Pedro Antonio Marin; led Colombian rebel group

The top commander of the Revolutionary Armed Forces of Colombia, Pedro Antonio Marín, better known as 'Manuel Marulanda,' hugged a companion 'Sandra.' The top commander of the Revolutionary Armed Forces of Colombia, Pedro Antonio Marín, better known as "Manuel Marulanda," hugged a companion "Sandra." (afp/getty images/file 2001)
Email|Print|Single Page| Text size + By Chris Kraul
Los Angeles Times / May 29, 2008

BOGOTA - Pedro Antonio Marín, the hard-bitten Colombian peasant who oversaw the rise to power of South America's largest rebel group, as well as its recent disintegration, has died, according to a fellow rebel. He was thought to be 77.

In a video broadcast Sunday over Venezuela's Telesur network, Timoleon Jimenez confirmed Mr. Marín's death March 26 of a heart attack.

The Colombian government, which said it had launched bombing raids in the area where Mr. Marín was believed to be camped around the time he died, wants to conduct an autopsy. Mr. Marín's body has not been recovered.

Under the twin banners of land reform and social justice, Mr. Marín, who went by the aliases Manuel Marulanda and Sureshot, built the Revolutionary Armed Forces of Colombia, or FARC in Spanish, to a force that a few years ago numbered nearly 20,000. The FARC seemed on the verge of assaulting the capital.

But strategic decisions that Mr. Marín made in the 1980s to finance the FARC's goal of taking power through drug trafficking, kidnapping, and terrorism, worked to reduce the popular support on which the leftist rebel group's success depended.

In recent months, FARC leadership has suffered several killings, captures, and surrenders, and its ranks have been sharply reduced by desertions. Colombia's armed forces, which have benefited from billions of dollars' worth of US equipment and training, have "seized the initiative," analyst Antonio Caballero wrote in Semana magazine Monday.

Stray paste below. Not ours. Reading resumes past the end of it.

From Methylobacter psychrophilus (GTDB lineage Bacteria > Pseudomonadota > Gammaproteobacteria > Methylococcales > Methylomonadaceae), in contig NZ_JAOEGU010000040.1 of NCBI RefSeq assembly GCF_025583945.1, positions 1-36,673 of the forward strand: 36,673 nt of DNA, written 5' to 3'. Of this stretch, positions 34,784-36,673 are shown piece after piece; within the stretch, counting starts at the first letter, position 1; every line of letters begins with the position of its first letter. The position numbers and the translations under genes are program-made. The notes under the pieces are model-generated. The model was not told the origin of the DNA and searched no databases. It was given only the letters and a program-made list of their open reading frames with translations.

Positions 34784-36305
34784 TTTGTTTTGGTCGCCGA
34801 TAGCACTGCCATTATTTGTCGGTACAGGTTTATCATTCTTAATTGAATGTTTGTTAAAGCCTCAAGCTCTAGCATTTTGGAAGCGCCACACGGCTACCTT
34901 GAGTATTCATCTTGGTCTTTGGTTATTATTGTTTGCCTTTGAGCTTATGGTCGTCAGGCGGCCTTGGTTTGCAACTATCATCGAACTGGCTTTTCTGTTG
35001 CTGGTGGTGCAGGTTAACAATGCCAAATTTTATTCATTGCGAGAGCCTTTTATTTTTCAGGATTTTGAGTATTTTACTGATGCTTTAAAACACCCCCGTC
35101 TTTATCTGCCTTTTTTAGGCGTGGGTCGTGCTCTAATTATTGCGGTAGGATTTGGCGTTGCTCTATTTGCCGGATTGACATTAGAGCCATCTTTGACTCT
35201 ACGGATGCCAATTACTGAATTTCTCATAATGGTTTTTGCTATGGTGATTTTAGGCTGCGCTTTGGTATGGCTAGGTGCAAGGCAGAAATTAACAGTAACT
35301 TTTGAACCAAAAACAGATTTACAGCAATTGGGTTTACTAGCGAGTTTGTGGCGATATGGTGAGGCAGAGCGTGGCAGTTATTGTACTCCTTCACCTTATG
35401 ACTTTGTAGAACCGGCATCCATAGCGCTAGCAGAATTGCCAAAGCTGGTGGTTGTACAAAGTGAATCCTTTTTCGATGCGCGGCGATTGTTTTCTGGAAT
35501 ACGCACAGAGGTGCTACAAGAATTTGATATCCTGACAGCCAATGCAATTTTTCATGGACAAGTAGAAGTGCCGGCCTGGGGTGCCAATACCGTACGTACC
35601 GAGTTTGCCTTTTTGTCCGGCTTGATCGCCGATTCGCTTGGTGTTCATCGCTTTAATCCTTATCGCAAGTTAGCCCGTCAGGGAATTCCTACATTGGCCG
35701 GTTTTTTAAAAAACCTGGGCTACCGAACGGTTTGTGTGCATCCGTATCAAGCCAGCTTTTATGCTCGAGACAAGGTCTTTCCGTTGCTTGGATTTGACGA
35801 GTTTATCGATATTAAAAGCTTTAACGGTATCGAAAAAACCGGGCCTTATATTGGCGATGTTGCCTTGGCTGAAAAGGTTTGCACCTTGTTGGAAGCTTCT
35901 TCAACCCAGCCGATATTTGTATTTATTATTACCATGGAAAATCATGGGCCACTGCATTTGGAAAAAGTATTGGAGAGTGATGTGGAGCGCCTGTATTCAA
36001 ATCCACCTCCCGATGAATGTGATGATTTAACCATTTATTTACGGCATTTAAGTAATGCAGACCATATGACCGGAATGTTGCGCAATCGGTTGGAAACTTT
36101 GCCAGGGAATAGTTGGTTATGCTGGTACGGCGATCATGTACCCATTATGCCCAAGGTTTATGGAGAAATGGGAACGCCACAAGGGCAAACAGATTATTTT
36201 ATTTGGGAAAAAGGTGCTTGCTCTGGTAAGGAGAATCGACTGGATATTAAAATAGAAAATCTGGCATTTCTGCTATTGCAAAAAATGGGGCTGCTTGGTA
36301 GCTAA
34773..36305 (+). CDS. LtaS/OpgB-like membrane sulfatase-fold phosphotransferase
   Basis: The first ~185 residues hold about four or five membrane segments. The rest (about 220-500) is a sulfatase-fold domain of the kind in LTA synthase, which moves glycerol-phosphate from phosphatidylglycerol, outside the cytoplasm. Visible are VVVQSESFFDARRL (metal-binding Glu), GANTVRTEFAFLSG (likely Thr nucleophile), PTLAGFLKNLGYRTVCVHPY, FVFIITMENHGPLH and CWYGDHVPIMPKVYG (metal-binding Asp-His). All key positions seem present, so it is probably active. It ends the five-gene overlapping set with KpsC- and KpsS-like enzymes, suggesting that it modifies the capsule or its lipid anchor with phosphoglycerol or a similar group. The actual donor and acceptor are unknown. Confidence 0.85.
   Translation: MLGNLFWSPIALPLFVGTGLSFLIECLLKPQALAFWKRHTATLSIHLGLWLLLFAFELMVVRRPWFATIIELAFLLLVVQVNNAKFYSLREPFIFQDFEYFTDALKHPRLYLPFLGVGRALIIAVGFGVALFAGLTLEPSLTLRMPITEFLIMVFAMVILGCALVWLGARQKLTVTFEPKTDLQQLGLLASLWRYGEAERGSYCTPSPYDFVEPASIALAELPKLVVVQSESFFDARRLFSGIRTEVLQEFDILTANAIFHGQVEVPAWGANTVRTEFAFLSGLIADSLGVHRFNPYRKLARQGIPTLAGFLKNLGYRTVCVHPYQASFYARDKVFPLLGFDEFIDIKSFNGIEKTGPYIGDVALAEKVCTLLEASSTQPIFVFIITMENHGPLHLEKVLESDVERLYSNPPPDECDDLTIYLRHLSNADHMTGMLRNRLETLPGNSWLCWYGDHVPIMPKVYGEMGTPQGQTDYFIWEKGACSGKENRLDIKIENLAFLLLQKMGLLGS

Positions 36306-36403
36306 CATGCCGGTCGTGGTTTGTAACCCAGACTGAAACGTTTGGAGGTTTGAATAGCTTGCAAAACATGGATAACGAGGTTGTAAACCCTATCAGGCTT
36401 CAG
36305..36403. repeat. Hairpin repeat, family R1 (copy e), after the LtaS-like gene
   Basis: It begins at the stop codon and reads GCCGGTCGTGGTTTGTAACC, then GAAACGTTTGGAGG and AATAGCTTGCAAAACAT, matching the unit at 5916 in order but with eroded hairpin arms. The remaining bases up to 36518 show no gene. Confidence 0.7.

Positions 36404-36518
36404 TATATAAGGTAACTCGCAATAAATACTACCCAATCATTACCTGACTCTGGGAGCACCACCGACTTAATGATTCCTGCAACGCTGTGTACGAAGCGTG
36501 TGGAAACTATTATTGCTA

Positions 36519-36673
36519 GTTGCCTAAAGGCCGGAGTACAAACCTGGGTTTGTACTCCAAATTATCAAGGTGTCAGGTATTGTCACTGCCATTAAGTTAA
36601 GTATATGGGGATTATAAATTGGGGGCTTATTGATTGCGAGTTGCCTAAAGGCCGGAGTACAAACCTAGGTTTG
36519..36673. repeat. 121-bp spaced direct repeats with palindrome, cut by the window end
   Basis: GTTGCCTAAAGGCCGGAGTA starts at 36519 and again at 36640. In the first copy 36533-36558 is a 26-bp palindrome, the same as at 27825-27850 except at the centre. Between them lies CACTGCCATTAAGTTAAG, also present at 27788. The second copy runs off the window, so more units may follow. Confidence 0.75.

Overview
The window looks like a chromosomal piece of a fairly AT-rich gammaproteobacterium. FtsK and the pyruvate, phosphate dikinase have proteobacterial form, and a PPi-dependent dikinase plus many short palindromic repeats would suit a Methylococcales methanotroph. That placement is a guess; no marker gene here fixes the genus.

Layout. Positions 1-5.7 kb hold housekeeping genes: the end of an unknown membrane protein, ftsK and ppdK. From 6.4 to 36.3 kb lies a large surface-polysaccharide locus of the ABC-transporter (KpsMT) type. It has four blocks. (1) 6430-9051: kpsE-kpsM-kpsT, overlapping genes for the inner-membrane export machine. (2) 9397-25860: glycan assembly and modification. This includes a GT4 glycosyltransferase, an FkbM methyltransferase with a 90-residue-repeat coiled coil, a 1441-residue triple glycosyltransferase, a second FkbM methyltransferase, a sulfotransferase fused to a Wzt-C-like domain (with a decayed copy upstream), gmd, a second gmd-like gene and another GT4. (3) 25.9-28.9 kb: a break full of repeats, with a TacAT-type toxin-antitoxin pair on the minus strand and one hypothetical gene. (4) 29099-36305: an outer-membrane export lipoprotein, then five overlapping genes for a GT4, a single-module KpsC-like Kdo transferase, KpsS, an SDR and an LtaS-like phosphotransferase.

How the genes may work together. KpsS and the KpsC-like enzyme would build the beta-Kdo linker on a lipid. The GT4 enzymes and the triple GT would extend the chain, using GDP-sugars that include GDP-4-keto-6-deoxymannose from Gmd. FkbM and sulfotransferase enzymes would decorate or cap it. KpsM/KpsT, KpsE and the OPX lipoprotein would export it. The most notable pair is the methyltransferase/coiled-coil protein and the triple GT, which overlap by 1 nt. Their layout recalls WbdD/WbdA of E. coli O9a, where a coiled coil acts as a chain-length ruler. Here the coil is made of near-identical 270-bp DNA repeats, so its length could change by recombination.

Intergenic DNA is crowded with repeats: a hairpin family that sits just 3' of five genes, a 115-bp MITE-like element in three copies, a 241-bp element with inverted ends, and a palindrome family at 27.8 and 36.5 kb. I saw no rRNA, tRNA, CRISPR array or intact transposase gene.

Born into a peasant family in coffee-growing Quindio state, Mr. Marín left school after the fifth grade to work as a farm hand. He was radicalized forever by "La Violencia," the social upheaval of the late 1940s that left several family members dead and the town he lived in, Ceilan, burned to the ground.

He told his biographer, Arturo Alape, of witnessing massacres and seeing "10 or 15 bodies floating daily down the Cauca River."

Mr. Marín joined a Liberal Party self-defense group in the early 1950s, which operated like a small guerrilla group, and immediately displayed leadership qualities. He took the alias Manuel Marulanda.

Although the FARC later adopted a communist ideology and hierarchy, Mr. Marín's initial aim was to protect his family and other peasants from marauding Conservative Party gangs.

"We didn't call ourselves guerrillas; we didn't know what a guerrilla was," Mr. Marín told Alape for his 1989 biography.

But Mr. Marín moved leftward after meeting ideologue Jacobo Arenas in the 1950s, when he is also thought to have received military training from communist trainers. Around that time, Mr. Marín was nicknamed Sureshot for his prowess with a rifle.

Formed by Mr. Marín with 48 other fighters in 1964, the FARC slowly gained influence in remote mountain and farm areas by performing judicial and police functions that the weak Colombian state had abdicated, said political economist Jaime Zuluaga.

For his own part, Mr. Marín stayed in the shadows during his 44 years as leader, rarely giving interviews and emerging only during the abortive peace negotiations with Andrés Pastrana, former president, from 1999 to 2002.

Although the FARC never took on the broad appeal of the popular revolutionary movements in China, Cuba, or Vietnam, its message resonated in the cities and universities where in the late 1990s it could count on thousands of milicianos, or urban guerrillas, to keep it informed and supplied.

But at a critical 1982 leadership meeting, Mr. Marín and the FARC secretariat made a fateful decision to change its goal from attaining popular support to military control of Colombia, authorizing kidnappings to raise funds.

Later that decade, the rebels shifted from forcing drug traffickers to pay transit taxes to taking over the trafficking business themselves.

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